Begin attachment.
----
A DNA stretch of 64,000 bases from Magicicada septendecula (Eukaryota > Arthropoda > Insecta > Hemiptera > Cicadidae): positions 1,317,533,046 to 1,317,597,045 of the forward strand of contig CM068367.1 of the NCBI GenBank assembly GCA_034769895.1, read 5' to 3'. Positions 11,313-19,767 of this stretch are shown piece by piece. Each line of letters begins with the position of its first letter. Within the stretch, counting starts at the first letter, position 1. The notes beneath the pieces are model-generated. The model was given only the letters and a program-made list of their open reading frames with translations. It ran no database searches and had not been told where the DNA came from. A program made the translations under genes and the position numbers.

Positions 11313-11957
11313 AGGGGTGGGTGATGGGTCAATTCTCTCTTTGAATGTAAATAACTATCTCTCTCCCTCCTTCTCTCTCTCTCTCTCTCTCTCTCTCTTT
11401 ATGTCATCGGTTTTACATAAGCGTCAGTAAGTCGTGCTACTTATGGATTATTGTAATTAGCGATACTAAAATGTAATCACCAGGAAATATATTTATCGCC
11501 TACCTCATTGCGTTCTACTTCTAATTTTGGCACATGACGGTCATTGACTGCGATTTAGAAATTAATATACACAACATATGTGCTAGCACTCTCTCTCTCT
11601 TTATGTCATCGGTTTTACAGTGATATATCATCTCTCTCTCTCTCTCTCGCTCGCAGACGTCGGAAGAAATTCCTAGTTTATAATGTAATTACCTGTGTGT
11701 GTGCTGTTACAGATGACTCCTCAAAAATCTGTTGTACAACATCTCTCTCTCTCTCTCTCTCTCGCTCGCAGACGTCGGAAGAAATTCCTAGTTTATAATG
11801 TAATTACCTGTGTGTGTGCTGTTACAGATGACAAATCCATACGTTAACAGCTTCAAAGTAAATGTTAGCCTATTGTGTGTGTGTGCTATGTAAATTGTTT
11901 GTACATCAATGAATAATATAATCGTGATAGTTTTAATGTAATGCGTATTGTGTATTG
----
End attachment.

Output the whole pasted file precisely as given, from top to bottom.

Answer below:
A DNA stretch of 64,000 bases from Magicicada septendecula (Eukaryota > Arthropoda > Insecta > Hemiptera > Cicadidae): positions 1,317,533,046 to 1,317,597,045 of the forward strand of contig CM068367.1 of the NCBI GenBank assembly GCA_034769895.1, read 5' to 3'. Positions 11,313-19,767 of this stretch are shown piece by piece. Each line of letters begins with the position of its first letter. Within the stretch, counting starts at the first letter, position 1. The notes beneath the pieces are model-generated. The model was given only the letters and a program-made list of their open reading frames with translations. It ran no database searches and had not been told where the DNA came from. A program made the translations under genes and the position numbers.

Positions 11313-11957
11313 AGGGGTGGGTGATGGGTCAATTCTCTCTTTGAATGTAAATAACTATCTCTCTCCCTCCTTCTCTCTCTCTCTCTCTCTCTCTCTCTTT
11401 ATGTCATCGGTTTTACATAAGCGTCAGTAAGTCGTGCTACTTATGGATTATTGTAATTAGCGATACTAAAATGTAATCACCAGGAAATATATTTATCGCC
11501 TACCTCATTGCGTTCTACTTCTAATTTTGGCACATGACGGTCATTGACTGCGATTTAGAAATTAATATACACAACATATGTGCTAGCACTCTCTCTCTCT
11601 TTATGTCATCGGTTTTACAGTGATATATCATCTCTCTCTCTCTCTCTCGCTCGCAGACGTCGGAAGAAATTCCTAGTTTATAATGTAATTACCTGTGTGT
11701 GTGCTGTTACAGATGACTCCTCAAAAATCTGTTGTACAACATCTCTCTCTCTCTCTCTCTCTCGCTCGCAGACGTCGGAAGAAATTCCTAGTTTATAATG
11801 TAATTACCTGTGTGTGTGCTGTTACAGATGACAAATCCATACGTTAACAGCTTCAAAGTAAATGTTAGCCTATTGTGTGTGTGTGCTATGTAAATTGTTT
11901 GTACATCAATGAATAATATAATCGTGATAGTTTTAATGTAATGCGTATTGTGTATTG